You will note that all three paradigms have the advantage of allowing you to discuss the scholarly literature in the field, which is an essential part of a fellowship proposal. However, it avoids the potential monotony of simply describing a long list of works; instead it makes the discussion of literature an integral part of your contribution argument. When you discuss the literature, the general practice is to keep the scholarly apparatus at a minimum within the proposal. Cited works can be presented in abbreviated form—author's last name and date of publication—and placed within the text in parentheses, rather than in foot-notes. This is especially recommended when only a brief fellowship statement is required (of no more than six double spaced pages). The proposal can be accompanied by a bibliography even if one is not required, but it should be limited to /selected works/, presenting only those items that are central to the proposal.

In some competitions, usually when a longer and more elaborate proposal is required (around ten double-spaced pages), you will be expected to have references and a bibliography. Cited works can still be presented in abbreviated form within the text, or you may use foot-notes. In either case, this type of proposal should be accompanied by a bibliography, but once again, the bibliography should be limited to selected works that are central to the proposal.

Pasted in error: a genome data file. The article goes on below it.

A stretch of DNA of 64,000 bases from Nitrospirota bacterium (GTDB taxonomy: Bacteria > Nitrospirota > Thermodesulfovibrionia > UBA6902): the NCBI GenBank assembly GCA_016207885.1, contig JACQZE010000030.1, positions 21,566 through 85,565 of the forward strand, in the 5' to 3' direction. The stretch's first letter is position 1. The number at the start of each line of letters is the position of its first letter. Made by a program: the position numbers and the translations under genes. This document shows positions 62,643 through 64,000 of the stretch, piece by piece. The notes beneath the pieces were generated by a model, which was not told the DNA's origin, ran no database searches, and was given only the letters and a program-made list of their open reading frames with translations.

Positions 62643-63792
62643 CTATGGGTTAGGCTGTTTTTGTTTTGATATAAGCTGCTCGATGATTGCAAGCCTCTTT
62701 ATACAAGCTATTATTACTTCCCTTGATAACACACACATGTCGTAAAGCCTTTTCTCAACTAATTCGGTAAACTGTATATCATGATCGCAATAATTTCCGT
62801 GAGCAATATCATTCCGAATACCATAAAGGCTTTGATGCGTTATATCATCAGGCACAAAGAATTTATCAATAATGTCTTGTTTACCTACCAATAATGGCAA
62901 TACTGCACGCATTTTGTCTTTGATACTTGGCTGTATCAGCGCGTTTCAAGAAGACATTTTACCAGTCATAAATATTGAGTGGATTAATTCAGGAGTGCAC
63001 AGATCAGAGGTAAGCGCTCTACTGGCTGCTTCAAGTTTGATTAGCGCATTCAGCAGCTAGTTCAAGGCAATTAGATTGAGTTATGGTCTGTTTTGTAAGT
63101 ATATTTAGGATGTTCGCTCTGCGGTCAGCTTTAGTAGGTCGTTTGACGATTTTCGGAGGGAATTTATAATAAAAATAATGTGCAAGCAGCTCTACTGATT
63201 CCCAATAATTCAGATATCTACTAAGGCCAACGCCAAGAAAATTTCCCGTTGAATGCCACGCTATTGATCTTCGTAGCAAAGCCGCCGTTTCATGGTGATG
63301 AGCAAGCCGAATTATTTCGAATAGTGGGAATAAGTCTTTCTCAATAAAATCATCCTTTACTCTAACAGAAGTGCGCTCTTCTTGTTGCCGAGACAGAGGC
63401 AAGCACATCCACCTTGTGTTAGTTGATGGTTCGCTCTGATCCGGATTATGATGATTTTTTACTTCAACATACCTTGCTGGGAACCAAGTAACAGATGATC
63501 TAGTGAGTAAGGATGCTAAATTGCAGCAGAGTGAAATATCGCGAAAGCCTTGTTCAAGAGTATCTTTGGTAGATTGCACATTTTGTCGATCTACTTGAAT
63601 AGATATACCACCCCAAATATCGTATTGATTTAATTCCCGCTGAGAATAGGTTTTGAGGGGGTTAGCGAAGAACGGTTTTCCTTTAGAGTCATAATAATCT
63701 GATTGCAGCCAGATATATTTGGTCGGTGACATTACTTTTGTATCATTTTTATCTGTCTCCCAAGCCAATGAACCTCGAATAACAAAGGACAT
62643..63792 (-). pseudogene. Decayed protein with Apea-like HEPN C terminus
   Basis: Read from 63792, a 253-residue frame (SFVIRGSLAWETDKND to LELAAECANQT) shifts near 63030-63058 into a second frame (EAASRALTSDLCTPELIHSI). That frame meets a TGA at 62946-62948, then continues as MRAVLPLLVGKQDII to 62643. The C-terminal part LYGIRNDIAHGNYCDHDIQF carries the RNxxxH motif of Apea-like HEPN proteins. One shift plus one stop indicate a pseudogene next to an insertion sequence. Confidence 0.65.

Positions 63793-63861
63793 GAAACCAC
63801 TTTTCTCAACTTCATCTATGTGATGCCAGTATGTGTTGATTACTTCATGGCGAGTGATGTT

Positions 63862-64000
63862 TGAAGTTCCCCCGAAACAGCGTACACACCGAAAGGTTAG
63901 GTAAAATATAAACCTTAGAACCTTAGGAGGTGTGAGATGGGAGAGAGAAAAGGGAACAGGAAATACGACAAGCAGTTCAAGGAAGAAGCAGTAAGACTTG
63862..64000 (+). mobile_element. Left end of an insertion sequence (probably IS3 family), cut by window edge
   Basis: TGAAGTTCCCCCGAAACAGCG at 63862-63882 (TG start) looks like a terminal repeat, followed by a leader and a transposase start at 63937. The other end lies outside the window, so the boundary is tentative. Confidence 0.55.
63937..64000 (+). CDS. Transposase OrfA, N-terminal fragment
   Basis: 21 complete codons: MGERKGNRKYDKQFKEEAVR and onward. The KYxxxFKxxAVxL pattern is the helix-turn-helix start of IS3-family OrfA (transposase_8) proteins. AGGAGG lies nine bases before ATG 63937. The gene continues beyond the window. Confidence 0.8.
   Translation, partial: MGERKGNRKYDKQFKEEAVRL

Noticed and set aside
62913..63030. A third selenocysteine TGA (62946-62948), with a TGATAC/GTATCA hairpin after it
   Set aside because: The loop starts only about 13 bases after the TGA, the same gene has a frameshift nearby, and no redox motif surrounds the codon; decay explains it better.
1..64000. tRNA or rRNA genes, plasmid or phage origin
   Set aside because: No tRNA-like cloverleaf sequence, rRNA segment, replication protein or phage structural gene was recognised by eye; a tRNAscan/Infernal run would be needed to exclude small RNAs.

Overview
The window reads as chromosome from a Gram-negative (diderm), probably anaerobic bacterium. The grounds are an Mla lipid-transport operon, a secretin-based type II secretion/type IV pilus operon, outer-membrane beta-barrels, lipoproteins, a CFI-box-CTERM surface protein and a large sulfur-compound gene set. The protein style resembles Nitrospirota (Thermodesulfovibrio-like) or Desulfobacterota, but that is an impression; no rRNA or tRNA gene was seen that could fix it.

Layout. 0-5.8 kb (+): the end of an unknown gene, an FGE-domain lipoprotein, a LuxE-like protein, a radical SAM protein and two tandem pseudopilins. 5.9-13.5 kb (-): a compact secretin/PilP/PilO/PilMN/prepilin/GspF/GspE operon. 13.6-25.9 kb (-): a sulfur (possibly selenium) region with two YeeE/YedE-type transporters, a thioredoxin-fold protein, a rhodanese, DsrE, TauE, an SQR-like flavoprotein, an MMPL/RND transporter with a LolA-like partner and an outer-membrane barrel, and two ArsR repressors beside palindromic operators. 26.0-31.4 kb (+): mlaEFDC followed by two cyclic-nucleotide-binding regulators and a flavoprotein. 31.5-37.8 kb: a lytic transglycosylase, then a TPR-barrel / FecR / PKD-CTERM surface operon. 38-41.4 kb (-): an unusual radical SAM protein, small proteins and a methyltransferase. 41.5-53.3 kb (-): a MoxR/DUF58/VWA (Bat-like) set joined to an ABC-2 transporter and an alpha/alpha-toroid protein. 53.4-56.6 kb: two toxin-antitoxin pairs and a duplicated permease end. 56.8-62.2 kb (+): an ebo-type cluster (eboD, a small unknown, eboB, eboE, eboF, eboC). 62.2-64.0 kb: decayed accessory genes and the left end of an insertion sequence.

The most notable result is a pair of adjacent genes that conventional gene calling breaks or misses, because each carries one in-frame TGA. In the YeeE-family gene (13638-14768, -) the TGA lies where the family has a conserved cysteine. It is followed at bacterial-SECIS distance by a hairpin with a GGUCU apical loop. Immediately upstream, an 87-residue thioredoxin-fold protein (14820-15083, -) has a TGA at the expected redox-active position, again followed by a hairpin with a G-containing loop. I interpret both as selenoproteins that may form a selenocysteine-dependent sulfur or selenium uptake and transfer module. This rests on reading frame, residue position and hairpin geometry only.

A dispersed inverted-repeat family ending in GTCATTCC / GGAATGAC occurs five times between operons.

Writing a Concise Introduction to the Proposal

Your contribution argument will have more meaning if the reader first has a grasp of the overall purpose of your project. An ideal way to begin a proposal is with an introductory paragraph that presents a clear and concise statement of the major goals of the project as a whole. If your topic concerns a particular time period and a particular location, this information should be included in the introduction. Similarly, if you are relying on a specific method or a specific kind of data, this too should be specified at the outset. The following are two examples of opening statements, with the first and longer example serving as an introduction to a longer a more complex proposal and research project:

  1. "The purpose of my proposed research is to explore the transformation of Mexican rural social relations from 1940 to 1958 by examining the increasingly dominant role of business in agriculture. I will focus on the Gulf state of Veracruz, known for a wide range of soils, climates, food crops, and social relations of production, as well as for the strength of its peasant leagues since the 1920s. My preliminary work indicates that the study of business interests and networks is the most effective way of understanding the nature and pace of change in rural social relations in modern Mexico. In this context " business" may be broadly defined as the profit-oriented activities of individuals or companies with an interest in rural production—e.g., machinery, fertilizers, pesticides, seed, credit, and marketing." The main sources for my research would be company and private papers, business publications, local newspapers, community records, government and diplomatic documents, agricultural manuals and other specialized publications, and oral history or field interviews."
  2. "I plan to study archival materials in Norway relevant to my doctoral dissertation. I hope to demonstrate through an examination of his personal papers, music, and publications that Grieg developed a unique style of composition based upon a personal aesthetic outlook."